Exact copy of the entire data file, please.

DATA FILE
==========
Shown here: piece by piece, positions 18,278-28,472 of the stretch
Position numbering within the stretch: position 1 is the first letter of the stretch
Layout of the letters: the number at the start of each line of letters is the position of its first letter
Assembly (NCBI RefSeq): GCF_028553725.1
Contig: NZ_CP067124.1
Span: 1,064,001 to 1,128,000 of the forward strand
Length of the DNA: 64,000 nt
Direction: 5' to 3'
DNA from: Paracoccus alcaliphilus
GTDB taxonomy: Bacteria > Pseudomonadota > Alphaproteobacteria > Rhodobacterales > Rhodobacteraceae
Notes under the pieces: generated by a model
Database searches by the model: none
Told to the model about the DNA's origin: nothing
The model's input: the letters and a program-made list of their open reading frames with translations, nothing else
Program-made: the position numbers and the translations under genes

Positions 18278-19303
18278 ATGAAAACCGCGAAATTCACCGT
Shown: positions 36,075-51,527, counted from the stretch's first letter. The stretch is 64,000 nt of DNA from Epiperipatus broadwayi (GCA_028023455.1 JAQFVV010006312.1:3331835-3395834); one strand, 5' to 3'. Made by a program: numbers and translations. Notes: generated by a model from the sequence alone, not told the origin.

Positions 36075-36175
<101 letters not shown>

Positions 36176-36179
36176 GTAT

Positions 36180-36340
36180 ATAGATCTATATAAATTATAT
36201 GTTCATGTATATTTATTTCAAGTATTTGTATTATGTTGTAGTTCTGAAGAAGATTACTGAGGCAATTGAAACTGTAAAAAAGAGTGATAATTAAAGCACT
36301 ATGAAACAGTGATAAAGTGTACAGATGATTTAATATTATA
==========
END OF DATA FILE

Shown here: piece by piece, positions 18,278-28,472 of the stretch
Position numbering within the stretch: position 1 is the first letter of the stretch
Layout of the letters: the number at the start of each line of letters is the position of its first letter
Assembly (NCBI RefSeq): GCF_028553725.1
Contig: NZ_CP067124.1
Span: 1,064,001 to 1,128,000 of the forward strand
Length of the DNA: 64,000 nt
Direction: 5' to 3'
DNA from: Paracoccus alcaliphilus
GTDB taxonomy: Bacteria > Pseudomonadota > Alphaproteobacteria > Rhodobacterales > Rhodobacteraceae
Notes under the pieces: generated by a model
Database searches by the model: none
Told to the model about the DNA's origin: nothing
The model's input: the letters and a program-made list of their open reading frames with translations, nothing else
Program-made: the position numbers and the translations under genes

Positions 18278-19303
18278 ATGAAAACCGCGAAATTCACCGT
Shown: positions 36,075-51,527, counted from the stretch's first letter. The stretch is 64,000 nt of DNA from Epiperipatus broadwayi (GCA_028023455.1 JAQFVV010006312.1:3331835-3395834); one strand, 5' to 3'. Made by a program: numbers and translations. Notes: generated by a model from the sequence alone, not told the origin.

Positions 36075-36175
<101 letters not shown>

Positions 36176-36179
36176 GTAT

Positions 36180-36340
36180 ATAGATCTATATAAATTATAT
36201 GTTCATGTATATTTATTTCAAGTATTTGTATTATGTTGTAGTTCTGAAGAAGATTACTGAGGCAATTGAAACTGTAAAAAAGAGTGATAATTAAAGCACT
36301 ATGAAACAGTGATAAAGTGTACAGATGATTTAATATTATA